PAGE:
Yesterday, my 8-year-old and I went to the pharmacy to pick up a prescription. While waiting, he checked his weight and blood pressure on a fancy machine that I’ve never seen there before. When I realized that the machine also checked Body Mass Index, I told him I wanted to weigh myself. As the numbers flashed on the screen, I swallowed hard.
“Is that really how much you weigh?!” His mouth was literally hanging open in shock, because little boys who weigh 68 pounds have no idea how much adults are supposed to weigh. Also, I’ve been stress eating for literally 6 months straight, so you do the math.
I forced myself to erase all emotion from my face and voice as I chirped “Yep!” and got off the scale with as much dignity as one can muster in the pharmacy waiting area of a Rite-Aid drug store.
I wanted to say that I need to lose 15 pounds.
I wanted to say that I feel fat and gross and I need to take better care of myself.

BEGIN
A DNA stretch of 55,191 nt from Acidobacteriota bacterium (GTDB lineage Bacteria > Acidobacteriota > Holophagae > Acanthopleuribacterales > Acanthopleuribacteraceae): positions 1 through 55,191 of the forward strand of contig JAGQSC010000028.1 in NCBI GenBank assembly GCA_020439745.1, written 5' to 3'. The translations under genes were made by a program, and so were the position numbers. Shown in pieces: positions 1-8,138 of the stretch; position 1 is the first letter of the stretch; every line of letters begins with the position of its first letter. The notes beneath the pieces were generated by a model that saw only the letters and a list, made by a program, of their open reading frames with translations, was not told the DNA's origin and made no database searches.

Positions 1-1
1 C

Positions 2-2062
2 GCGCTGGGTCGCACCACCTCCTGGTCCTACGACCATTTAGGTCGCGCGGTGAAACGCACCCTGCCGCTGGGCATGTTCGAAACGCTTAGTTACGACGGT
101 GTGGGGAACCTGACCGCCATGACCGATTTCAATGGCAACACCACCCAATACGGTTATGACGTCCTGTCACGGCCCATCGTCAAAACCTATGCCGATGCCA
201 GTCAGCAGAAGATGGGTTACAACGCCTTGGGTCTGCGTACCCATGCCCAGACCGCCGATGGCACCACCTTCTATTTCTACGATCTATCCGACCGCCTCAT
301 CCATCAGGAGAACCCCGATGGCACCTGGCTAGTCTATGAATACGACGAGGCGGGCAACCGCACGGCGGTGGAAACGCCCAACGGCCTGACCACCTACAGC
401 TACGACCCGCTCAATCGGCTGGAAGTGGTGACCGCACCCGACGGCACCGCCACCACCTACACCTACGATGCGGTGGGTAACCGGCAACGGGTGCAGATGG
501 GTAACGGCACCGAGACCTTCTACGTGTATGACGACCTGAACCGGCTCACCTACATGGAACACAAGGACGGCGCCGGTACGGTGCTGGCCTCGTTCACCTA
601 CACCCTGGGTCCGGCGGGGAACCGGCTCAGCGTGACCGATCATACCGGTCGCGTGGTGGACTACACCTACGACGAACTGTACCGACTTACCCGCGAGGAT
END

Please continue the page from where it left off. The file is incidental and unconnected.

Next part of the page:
I wanted to say that I’m healthy, I exercise, and it’s just a number.
I wanted to apologize, explain, or drill into his head that it’s never okay to speak about a woman’s weight.
Most of all, I wanted to grab him by the shoulders and say NEVER REPEAT THAT NUMBER TO ANYONE, DO YOU HEAR ME????
Instead, I smiled, put my arm around him, and we walked out of the store. The first step in teaching our children self-confidence is to demonstrate it, even if we have to fake our way through it sometimes. It makes me wonder how many times my own mother masked her true feelings in order to teach me lessons in body acceptance.
My weight is a number that changes every day, my weight does not define me as a person, and my job as a mother is to instill in my children what things actually matter in life.
That number is not one of those things.